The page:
Koepp didn’t have a hand in the writing for Mortdecai, so maybe that explains why the script is so inconsistent and shaky, but I do have to give him some credit for his direction. This is his sixth feature as a director, and it’s the first that he hasn’t written himself. That certainly explains a lot, as he has to take someone else’s vision as opposed to using his own that he developed during the writing process. It’s probably tough, but his direction isn’t terrible. The movie is stylish at times, especially when the camera zips through countries like a high-speed jet. Also, the movie looks good. The camera is always focused from the right angles and the picture is pristine, thanks to cinematographer Florian Hoffmeister. That being said, somewhat decent direction and a few stylish moments can’t redeem a film with such uninteresting characters.
It isn’t just that the characters are uninteresting, but there are so many of them! It’s Johnny Depp’s show, I haven’t forgotten that, but there are an endless array of supporting players that come into the story and out of it that make it feel like a condensed and far less intriguing version of Game of Thrones. Johanna is the secondary character of the film, acting as a far more unsupportive and overly agitating version of Pepper Potts. She’s mean, and the movie tries to have her character pull out some kind of humorous reactions from Depp’s character, but it always ends with him dropping his head and mumbling some kind of “Awwwww” sound. Even though we don’t really care for Charlie as a character, we certainly do hate Johanna. Ewan McGregor is the main inspector, and it seems like he is just there for the check, not doing anything outside of his normal acting capability. And Olivia Munn, who I thought was going to be a major character, shows up in the third act and doesn’t really do anything except provide the means for an antagonistic character that has good looks. Oh, and she’s also there for the heavily over marketed boob grabbing scene, which isn’t as funny as it was in the trailer. The movie even has Jeff Goldblum, an actor that is in hardly anything anymore but is universally loved, and that love was rewarded with The Grand Budapest Hotel. Here, he is wasted.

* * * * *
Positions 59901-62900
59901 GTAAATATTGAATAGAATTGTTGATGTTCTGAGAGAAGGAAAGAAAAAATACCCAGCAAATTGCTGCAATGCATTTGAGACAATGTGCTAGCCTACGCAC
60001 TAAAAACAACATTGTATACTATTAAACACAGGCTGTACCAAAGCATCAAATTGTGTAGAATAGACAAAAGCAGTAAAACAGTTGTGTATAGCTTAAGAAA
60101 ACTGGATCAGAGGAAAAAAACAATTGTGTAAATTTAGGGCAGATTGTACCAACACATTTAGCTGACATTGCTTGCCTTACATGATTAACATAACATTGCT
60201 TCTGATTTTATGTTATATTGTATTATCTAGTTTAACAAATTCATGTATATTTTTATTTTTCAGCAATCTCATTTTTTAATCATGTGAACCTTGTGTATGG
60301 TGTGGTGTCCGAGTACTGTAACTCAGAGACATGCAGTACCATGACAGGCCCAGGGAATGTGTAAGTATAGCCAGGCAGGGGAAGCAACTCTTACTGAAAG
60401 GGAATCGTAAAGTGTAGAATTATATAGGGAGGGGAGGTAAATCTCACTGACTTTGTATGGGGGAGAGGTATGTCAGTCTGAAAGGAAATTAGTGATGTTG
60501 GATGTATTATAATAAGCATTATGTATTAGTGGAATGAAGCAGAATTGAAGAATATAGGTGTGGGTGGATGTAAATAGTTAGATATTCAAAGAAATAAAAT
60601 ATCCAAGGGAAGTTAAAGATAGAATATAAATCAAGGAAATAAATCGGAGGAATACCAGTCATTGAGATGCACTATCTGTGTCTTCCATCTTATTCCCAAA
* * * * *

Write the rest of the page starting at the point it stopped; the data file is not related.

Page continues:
The funniest character in the movie is Paul Bettany’s Jock Strapp, Charlie’s personal “manservant.” As the well-built, handsome, and sex-crazed bodyguard, Bettany hits the target just enough to garner more laughs than anyone else in the film combined. It’s his moments, combined with Mortdecai’s envious reactions to his ability to get more women than him, that make the movie at least somewhat enjoyable at times.
The movie goes on and on and on, reveling in its unknowably unfunny slapstick humor that so rarely peaks the funny meter. Then the third act happens and it picks up. Certain things happen with an art-based auction, and it got better. But the whole bait-and-switch with Olivia Munn’s character was ridiculous, and it plays a key role in the film’s finale.
I know that it’s my fault for expecting better from a January release, but I couldn’t help it. I thought the trailer was funny, and I stand by that. The scene with the shotgun (if you’ve seen the trailer, you know what I mean) is funny. And other scenes like it are funny. But there are also scenes in the trailer that aren’t retained in the final product of the film; scenes that I thought were really funny. Other scenes are altered, making the movie itself even less funny than the trailers hinted. Mortdecai, just like Depp’s performance of the title character, is a scatterbrained catastrophe.
1 hr. 46 mins.
Rated R for for some language and sexual material
Starring Johnny Depp, Gwyneth Paltrow, Paul Bettany, Ewan McGregor, Olivia Munn
Written by Eric Aronson
Directed by David Koepp